Despite Metro’s official “no eating” policy, sneaking a couple of bites of something on the bus is fairly common, and, as far as I’m concerned, fairly innocuous. I figure, as long as folks aren’t leaving trash or crumbs, there’s not much harm in a bit of nibbling (on a Black Russian from Three Girls Bakery, for example) en route.

But what’s with the trend of sitting down in the front and devouring a Styrofoam container of teriyaki like you’re at the table? I, for one, am not a fan of listening to strangers slurp down their dinners while I travel. And don’t even get me started on the smell. Which is why I was particularly appalled when…

On a recent 27 ride, Bus Nerd and I had the privilege of witnessing a senior gentleman attacking a bag of grocery-store fried chicken, Bus-Chick-meets-chocolate-ice-cream-style. (We were facing forward, and he was directly in front of us facing sideways, so we had no choice but to watch.) I found the sound (smacking after every bite?) and smell annoying, but, hey–I’m a “live and let live” kind of bus chick. The man wasn’t (exactly) hurting anyone, so I gave him a pass. Maybe he was really hungry.

But when he started licking his fingers–[insert KFC joke here]–one at a time, and with relish, his behavior moved from mildly annoying to downright unacceptable. I turned to Bus Nerd.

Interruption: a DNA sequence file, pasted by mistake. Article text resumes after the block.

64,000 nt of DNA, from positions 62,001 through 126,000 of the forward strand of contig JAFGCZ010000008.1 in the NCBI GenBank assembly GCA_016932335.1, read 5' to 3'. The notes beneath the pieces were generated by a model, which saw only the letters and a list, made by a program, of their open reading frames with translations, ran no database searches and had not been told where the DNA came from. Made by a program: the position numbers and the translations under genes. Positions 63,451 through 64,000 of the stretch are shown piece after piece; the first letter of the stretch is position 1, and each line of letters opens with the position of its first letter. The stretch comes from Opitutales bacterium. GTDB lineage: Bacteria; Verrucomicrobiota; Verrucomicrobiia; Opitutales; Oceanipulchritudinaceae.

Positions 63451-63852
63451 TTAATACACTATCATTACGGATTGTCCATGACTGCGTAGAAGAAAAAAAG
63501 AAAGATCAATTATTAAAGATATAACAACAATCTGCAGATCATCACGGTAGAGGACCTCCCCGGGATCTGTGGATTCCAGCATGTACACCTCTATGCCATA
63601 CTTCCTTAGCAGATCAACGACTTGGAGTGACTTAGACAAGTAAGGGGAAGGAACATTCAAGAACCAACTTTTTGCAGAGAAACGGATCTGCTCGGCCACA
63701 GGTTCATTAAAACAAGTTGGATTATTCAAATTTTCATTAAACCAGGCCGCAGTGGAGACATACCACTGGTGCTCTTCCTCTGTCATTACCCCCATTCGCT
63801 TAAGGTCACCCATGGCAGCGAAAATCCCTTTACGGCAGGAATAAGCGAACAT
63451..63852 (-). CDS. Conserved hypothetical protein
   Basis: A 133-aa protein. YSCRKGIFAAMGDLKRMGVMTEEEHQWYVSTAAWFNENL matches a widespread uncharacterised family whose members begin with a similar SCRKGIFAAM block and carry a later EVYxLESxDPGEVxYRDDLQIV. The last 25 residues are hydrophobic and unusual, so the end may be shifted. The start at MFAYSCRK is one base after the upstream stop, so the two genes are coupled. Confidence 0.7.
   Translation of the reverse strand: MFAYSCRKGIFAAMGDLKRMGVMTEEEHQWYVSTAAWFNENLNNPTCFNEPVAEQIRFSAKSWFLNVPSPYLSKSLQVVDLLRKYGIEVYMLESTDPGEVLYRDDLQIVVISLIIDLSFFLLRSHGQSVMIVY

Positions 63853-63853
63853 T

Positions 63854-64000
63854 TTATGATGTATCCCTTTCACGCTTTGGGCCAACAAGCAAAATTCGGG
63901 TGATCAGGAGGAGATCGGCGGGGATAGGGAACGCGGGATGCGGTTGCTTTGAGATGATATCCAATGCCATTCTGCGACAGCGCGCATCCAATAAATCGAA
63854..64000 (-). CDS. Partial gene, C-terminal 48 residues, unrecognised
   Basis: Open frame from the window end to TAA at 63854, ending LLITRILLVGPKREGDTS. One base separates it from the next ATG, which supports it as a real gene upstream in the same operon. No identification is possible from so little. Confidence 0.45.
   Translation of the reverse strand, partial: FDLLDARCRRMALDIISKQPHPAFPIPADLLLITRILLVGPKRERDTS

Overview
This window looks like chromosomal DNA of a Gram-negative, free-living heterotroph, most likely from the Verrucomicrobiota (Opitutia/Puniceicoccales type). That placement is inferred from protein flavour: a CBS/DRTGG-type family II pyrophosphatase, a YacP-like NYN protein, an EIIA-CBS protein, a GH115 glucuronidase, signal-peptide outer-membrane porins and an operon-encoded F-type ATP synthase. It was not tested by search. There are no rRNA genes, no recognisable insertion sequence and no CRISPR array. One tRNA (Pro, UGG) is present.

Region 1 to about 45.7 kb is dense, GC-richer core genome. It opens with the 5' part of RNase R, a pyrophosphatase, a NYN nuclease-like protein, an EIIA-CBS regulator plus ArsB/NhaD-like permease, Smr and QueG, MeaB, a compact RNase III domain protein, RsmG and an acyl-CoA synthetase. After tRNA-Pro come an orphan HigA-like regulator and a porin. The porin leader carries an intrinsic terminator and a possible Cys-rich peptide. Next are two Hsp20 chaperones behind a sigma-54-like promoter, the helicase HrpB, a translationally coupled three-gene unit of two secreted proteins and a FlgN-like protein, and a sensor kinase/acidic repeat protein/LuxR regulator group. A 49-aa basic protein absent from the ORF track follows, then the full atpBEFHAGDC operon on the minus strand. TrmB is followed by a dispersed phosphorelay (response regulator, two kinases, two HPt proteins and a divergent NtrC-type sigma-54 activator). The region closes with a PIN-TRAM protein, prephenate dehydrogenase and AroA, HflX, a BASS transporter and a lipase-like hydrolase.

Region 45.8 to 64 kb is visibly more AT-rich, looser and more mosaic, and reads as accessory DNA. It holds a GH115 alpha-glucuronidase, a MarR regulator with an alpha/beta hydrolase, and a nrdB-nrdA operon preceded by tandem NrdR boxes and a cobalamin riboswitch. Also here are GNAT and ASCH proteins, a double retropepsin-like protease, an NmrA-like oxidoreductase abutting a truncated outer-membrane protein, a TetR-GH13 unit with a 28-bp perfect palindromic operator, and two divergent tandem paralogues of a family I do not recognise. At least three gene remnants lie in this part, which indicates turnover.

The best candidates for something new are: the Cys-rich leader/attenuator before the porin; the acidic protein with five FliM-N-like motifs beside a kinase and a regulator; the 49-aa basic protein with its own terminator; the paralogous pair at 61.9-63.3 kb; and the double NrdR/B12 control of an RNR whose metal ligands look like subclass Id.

“If he touches the pole, I’m going to kill myself.”

Folks, I should be writing this post from the heavens. The man did, indeed, touch the pole, and many other parts of the bus, including the cord and the fare box. (How often do you think those things get cleaned?). He even left a lovely grease (or was it saliva?) hand print behind as a parting gift.

There is no basketball metaphor that covers a bus foul of this magnitude. Flagrant? Nope. Technical? Uh-uh. We’re not even in game-ejection territory. We’re talking league suspension, people, Ron Artest-style.

Just, no.

Japanese “etiquette police” take on bus foulers

Yokohama transit types, beware the Smile-Manners Squadron!

From a recent BBC article:

…transport authorities in Yokohama – a port city south of Tokyo – have appointed a team of manners enforcers, the Smile-Manner Squadron, to try to curb … bad behaviour.

The team is mostly made up of over-60s, well acquainted with the standards of conduct associated with the “old Japan”.

But many of these enforcers will be accompanied by younger bodyguards, should their etiquette advice – diplomatically given, of course – not prove welcome.

(Thanks for the link, Chris!)

Apparently, Yokohamans commit some of the same bus fouls as residents of our fair city.